As we all know the district, in accordance with the governor’s mandate, has moved to all remote-learning. But the question of how COVID-19 testing would work is still being asked, and for clarification The Panther Eye reached out to several administrators.
We asked High School Principal Mr. Perry and Vice Principal Ms. DeLaPlante if they had any current information that they could share with us from the high school’s perspective. They responded by saying: “The COVID-19 testing will be on hold while we are designated to be in the Orange. Once we return to yellow we will revisit the testing procedures. The way the test will be run will be a little different than we planned to do it the first time.”
Seeking more information, we also reached out to Ms. Dauria and Mr. Day who are spearheading the district’s COVID-19 testing plans. Ms. Dauria responded with “right now, the testing for students and faculty are on hold until we receive more information regarding the Orange Zone designation.”
We were able to secure an interview with Mr. Day where we went more in depth into the district’s response to COVID-19 testing.
Mr. Day said that the district currently has 2,500 COVID-19 tests in their possession, however the move from yellow zone to orange zone changed the testing plans. “We were prepared to do testing for the yellow zone but when we moved to orange the rules completely changed so we stopped.” As to who would administer the tests, the school nurses have been trained extensively on how to perform and interpret the tests. “All the nurses met with the doctor Wednesday night [November 18th] and they all practiced giving the test, using the test, and interpreting the results.”
Currently the district doesn’t have the ability to add hundreds of students to the remote academy and still run in-person school, if the district was to look at bringing back in-person learning there would need to be an overwhelming majority of staff and students willing to go back to school. “We would not run school here and add 200 kids to the Remote Academy, we don’t have the resources to do it. So in order to come back we have to have pretty much the consensus among the staff and the students to consent to be tested, so we can’t just be 50% it’s got to be more than that.” Erie County’s positivity rate would also be a huge factor, currently the rates are well above 3%, “We’re doing what we need to do, and I think the results fare out. But because of what’s going on around us [families] feel like there’s just a matter of time before it gets in [the school], so those rates would have to drop significantly I think for people to feel confident to test.”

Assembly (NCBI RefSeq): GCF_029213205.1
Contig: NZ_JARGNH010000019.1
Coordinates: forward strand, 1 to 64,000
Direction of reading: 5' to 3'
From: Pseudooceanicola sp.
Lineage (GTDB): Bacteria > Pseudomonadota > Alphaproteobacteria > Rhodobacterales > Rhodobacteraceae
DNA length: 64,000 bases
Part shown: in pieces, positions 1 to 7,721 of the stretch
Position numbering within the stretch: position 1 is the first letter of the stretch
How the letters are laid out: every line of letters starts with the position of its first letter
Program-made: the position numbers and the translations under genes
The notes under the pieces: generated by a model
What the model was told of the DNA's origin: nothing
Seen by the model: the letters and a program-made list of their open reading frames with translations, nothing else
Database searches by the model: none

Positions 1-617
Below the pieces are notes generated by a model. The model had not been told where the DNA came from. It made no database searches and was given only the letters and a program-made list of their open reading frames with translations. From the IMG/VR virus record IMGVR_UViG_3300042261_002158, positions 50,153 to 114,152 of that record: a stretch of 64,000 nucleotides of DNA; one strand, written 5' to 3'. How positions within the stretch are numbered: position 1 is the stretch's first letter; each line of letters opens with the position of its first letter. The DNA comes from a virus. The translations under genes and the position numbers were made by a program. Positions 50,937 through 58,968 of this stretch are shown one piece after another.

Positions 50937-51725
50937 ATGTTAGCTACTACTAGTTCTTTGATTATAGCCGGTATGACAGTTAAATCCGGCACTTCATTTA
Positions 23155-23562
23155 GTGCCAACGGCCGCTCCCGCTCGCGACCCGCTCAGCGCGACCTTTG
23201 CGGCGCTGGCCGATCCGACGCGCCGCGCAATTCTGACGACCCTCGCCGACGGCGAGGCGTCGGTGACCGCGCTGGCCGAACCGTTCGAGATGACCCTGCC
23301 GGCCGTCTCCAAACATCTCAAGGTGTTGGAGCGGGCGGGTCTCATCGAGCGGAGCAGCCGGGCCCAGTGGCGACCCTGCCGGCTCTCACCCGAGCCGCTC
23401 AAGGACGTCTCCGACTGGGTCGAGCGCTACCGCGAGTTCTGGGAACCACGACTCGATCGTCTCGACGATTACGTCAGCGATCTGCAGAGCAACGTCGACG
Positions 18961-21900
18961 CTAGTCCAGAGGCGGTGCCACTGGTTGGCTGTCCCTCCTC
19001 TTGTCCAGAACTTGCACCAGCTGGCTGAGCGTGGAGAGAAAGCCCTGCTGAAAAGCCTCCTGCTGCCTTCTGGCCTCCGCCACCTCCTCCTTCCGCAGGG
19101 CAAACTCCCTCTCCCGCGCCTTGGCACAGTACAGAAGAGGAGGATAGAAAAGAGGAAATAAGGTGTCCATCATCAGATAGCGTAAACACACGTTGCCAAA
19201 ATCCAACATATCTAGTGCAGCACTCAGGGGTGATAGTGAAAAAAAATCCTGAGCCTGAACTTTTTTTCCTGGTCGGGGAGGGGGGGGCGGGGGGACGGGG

The district is still hopeful about returning to in-person learning but they are well aware of the restraints against them. “I don’t want to offer the idea that it can’t be done, I’m just saying it’s daunting to do it and I’m just being honest. I want to give people hope but I don’t want to give them false hope…Could we do it? Perhaps, but the plan that we use for a week would have to be different than if we had to keep doing it for weeks after weeks after weeks and that could get hard on nurses. We would have to add more people that would be able to do the testing. To continue to do it is another challenge, but the biggest challenge is getting 100%, and then could we do the 25%? I think maybe we could, but we’d have to do it and rethink it. I don’t want to burn people out.”
Testing 100% of the school’s population would prove to be quite the challenge especially at the current capacity “I don’t think we could [test] all the students and all the staff in 7 days. So it might mean that if we were to do it, we might have to think about trying to do it a building at a time. It would have to be phased in, I don’t know if we could test 3,500 people in a week…It would be very, very challenging to do the testing for the orange zone unless they change the rules, which right now the rules are that. It’s 100%.”
Mr. Day and the rest of the district and high school staff remain committed to student safety before anything else, as much as they would like to see all of us in school they would rather we stay safe. “The message is that I would like to get the kids back to school as quickly as we can as long as it’s safe. Our community has done a good job building a safe environment but there’s some significant concerns, some legitimate concerns that people would have that we would have to account for before we could do it. I’d like the students to know that we want to get them back here as quick as we can, but we have to make sure we do it the right way or else we’re going to mess it up. It’s got to be done the right way so that might take longer than some people might like.”
Hunter is a freshman at Sweet Home and was previously involved with the Panther Press. This is his first year with The Panther Eye and he currently serves as the News Editor, his writing this year will primarily focus on the high school administration, student government, and the Board of Education.